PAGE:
Dean Schrödinger

Dawn-in-box-fort

I haven’t met him, at least not as the Dean. Could be a her, but Schrödinger’s always portrayed as a guy.

He’s thinking whether or not to kill me. Whether or not to keep me sane. Maybe he’s already decided, but he’s not allowed to say until later. Maybe i’m already dead.

I’m in a box. I’m not in a box. I’m in a jawlike box with two doors where the lips would be. I entered through one alive and wait to exit alive or dead- unless Schrödinger himself dies, leaving no record of my fate.

The mouth is full of me and it sickens me. I don’t like being eaten, but not eaten. It’s a double locked mouth, with the only key in Schrödingers’ pocket.

 My key is lost amongst tens of thousands of other keys. Some are bigger. Some are more colorful. Some of them will look ghastly to the Dean, some of them beautiful. The ghastly ones he throws to his underlings, who quickly unlock exits marked DEAD and kill their respective cats.  The beautiful ones he unlocks himself. For the beautiful ones he unlocks ALIVE.

 I’ve been told that I might appear a bit ghastly to the Dean. His or her identity remains unknown, so there’s no way to tell until one of the doors are unlocked.

 As for my ghastly appearance, I’d enjoy the death of one or two, oh, wait, fourteen people. That makes me seem a little homicidal at first. And last, if you don’t stick around.

 But I so want to live. I can’t measure myself precisely, but I enlarged myself to be as big as possible without destroying myself. I still fall on the smaller side due to certain restrictions, but I didn’t stay as small as I was at my making.

 The small, ghastly me wants to live so that I can give those without a Schrödinger’s chance a way to thrive. So that they can live without fear of this society. I want to live because I desperately desire to rise the voiceless above us.

  If you see Dean Schrödinger, please tell him to let me live.

____________________________________________________________

 I wrote this while waiting for college acceptance/rejection letters. I didn’t get into my original first choice, but as I became more accepting of other colleges, I realised I got into the best fit. It’s unexpected and far away, providing experiences I wasn’t aware of, and that’s what makes one a great writer; unexpected experiences. 

p.s, Benedict Cumberbatch 

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War of the Worlds-Book Review

wwwWar of the Worlds is such a journalistic novel that a radio adaptation convinced the people of New Jersey to flee their homes, commit suicide or die by a Martian Heat-Ray. I snatched a copy already convinced that this is the greatest science fiction novel of all time. But the journalistic style that made it famous proved to be a downer in novel form; the narrator did little to appeal to the senses and was not a master of the show-not-tell rule.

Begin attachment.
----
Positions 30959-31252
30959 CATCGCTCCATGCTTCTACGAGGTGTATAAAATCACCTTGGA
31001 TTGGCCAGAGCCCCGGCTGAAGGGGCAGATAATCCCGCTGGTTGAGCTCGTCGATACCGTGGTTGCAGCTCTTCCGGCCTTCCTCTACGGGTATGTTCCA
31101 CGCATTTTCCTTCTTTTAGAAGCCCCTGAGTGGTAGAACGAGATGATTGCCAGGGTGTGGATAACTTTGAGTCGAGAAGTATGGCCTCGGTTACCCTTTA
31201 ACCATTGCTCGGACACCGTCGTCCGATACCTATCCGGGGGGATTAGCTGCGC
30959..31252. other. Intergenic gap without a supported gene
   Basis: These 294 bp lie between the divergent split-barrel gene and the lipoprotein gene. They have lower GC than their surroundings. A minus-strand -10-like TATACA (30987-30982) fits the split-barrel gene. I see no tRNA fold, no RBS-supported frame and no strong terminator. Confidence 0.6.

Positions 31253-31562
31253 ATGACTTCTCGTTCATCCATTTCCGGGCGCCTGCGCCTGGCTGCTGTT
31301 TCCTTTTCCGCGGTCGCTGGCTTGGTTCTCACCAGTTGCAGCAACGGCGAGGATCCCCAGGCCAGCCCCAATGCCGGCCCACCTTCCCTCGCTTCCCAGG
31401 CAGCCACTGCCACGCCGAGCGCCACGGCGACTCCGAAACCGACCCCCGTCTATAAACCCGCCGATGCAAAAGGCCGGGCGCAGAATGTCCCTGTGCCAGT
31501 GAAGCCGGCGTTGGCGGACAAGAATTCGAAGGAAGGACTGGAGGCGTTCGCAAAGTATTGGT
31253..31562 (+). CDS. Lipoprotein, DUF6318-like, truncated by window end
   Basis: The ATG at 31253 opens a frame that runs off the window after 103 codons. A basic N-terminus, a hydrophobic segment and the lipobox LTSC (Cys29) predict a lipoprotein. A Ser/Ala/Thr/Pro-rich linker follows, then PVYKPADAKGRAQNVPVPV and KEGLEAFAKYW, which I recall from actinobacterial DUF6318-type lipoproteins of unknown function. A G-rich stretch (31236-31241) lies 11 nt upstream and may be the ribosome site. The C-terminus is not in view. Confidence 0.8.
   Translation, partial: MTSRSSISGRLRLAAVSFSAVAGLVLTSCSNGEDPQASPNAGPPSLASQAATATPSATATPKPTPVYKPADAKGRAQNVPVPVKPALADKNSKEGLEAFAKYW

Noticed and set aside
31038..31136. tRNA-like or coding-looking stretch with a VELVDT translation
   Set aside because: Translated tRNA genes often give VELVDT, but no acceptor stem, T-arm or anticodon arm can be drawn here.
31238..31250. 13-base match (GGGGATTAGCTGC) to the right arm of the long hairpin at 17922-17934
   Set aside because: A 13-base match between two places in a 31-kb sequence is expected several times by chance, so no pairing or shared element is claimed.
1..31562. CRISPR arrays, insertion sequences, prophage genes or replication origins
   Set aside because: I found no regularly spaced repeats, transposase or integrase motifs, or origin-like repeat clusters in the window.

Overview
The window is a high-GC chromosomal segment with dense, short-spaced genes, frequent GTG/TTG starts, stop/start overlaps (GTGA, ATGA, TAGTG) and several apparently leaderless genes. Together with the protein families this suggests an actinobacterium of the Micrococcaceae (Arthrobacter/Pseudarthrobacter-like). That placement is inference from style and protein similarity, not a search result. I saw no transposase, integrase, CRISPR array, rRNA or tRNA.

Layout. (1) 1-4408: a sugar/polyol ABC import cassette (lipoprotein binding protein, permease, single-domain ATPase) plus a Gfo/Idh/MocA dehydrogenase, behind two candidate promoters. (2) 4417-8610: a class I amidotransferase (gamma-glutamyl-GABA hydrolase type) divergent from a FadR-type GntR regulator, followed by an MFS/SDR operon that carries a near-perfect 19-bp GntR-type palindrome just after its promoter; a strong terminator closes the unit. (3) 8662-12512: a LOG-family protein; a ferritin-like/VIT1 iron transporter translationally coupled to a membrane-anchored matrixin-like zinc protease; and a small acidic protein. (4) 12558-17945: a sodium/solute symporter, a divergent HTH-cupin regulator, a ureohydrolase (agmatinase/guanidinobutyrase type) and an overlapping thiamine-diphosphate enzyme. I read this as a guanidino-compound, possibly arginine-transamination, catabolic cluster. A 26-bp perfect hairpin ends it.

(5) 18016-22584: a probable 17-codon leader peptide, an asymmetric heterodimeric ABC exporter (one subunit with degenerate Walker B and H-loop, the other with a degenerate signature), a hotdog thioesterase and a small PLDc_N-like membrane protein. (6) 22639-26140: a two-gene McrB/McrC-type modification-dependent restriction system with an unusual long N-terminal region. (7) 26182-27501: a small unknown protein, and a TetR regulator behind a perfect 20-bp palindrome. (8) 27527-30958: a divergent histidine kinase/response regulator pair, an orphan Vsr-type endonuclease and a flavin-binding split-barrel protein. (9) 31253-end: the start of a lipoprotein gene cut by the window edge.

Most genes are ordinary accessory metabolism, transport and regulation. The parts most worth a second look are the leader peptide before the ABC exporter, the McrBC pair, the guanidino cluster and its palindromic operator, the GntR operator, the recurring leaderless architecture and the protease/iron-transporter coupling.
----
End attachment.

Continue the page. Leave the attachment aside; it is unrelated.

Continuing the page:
The Martians first appear nonthreatening; they are blobs that can barely move due to Earth’s higher gravity. (remind you of someone?) Their physical description is so plausible that I would like to ask Wells how he managed to design them with the little astrological knowledge of the 1890s. They kill all humans who go near them by sending out an invisible, instant ray of heat. They later overcome their gravitational difficulties by building 4-legged machines far superior to the horse drawn carriages of well’s time. The narrator compares the Martians to humans as humans are to ants, and slightly less obviously, as Europeans are to the Native Americans.

The protagonist, the Writer, is an anti-hero that does little to move the plot. He is more of a narrator than character in the way he travels England and tells you of his brother’s experiences. Although he does not meet the Martians in person, the Brother is more of a plot mover by taking charge of his situation and does what he has to do to get out of London.

The minor characters are symbolic representations of common human reactions to seemingly impossible situations. The Curate is a religious example of parasitic people who do nothing about their situation and look to scientists, or a god, to solve their problems. The Artilleryman is a prime example of how most people react to climate change; he sits in his hideout surrounded by luxury, always plotting a very good plot to rid themselves of the Martians by using their Heat-rays against them, yet is content to stay comfortable.

A good thesis for this book would compare the Martian colonization to modern climate change. Along with the mass migration that occurs in both the book and with climate change refugees, there is a humbling effect, a realization that “We cannot regard this planet as being fenced in and a secure and abiding place for man.” (p.203)

I would like to ask Wells if he considered writing from the perspective of a Martian instead of a human. Would it not be easier and more effective to write from the symbol of humankind than from the animals they subjugate? Or was the idea not to look down in shame but up as an ant in an anthill about to be crushed? If the latter, why so little appeal to the senses?

Doomsday Countdown

So if you want to torture yourself by knowing exactly how long we have until we’re no longer living in a democracy, here you go.
Update: I corrected the mistake. You can now know exactly how long America has been an oligarchy.A countdown to the Presidential Election CountdownCountup

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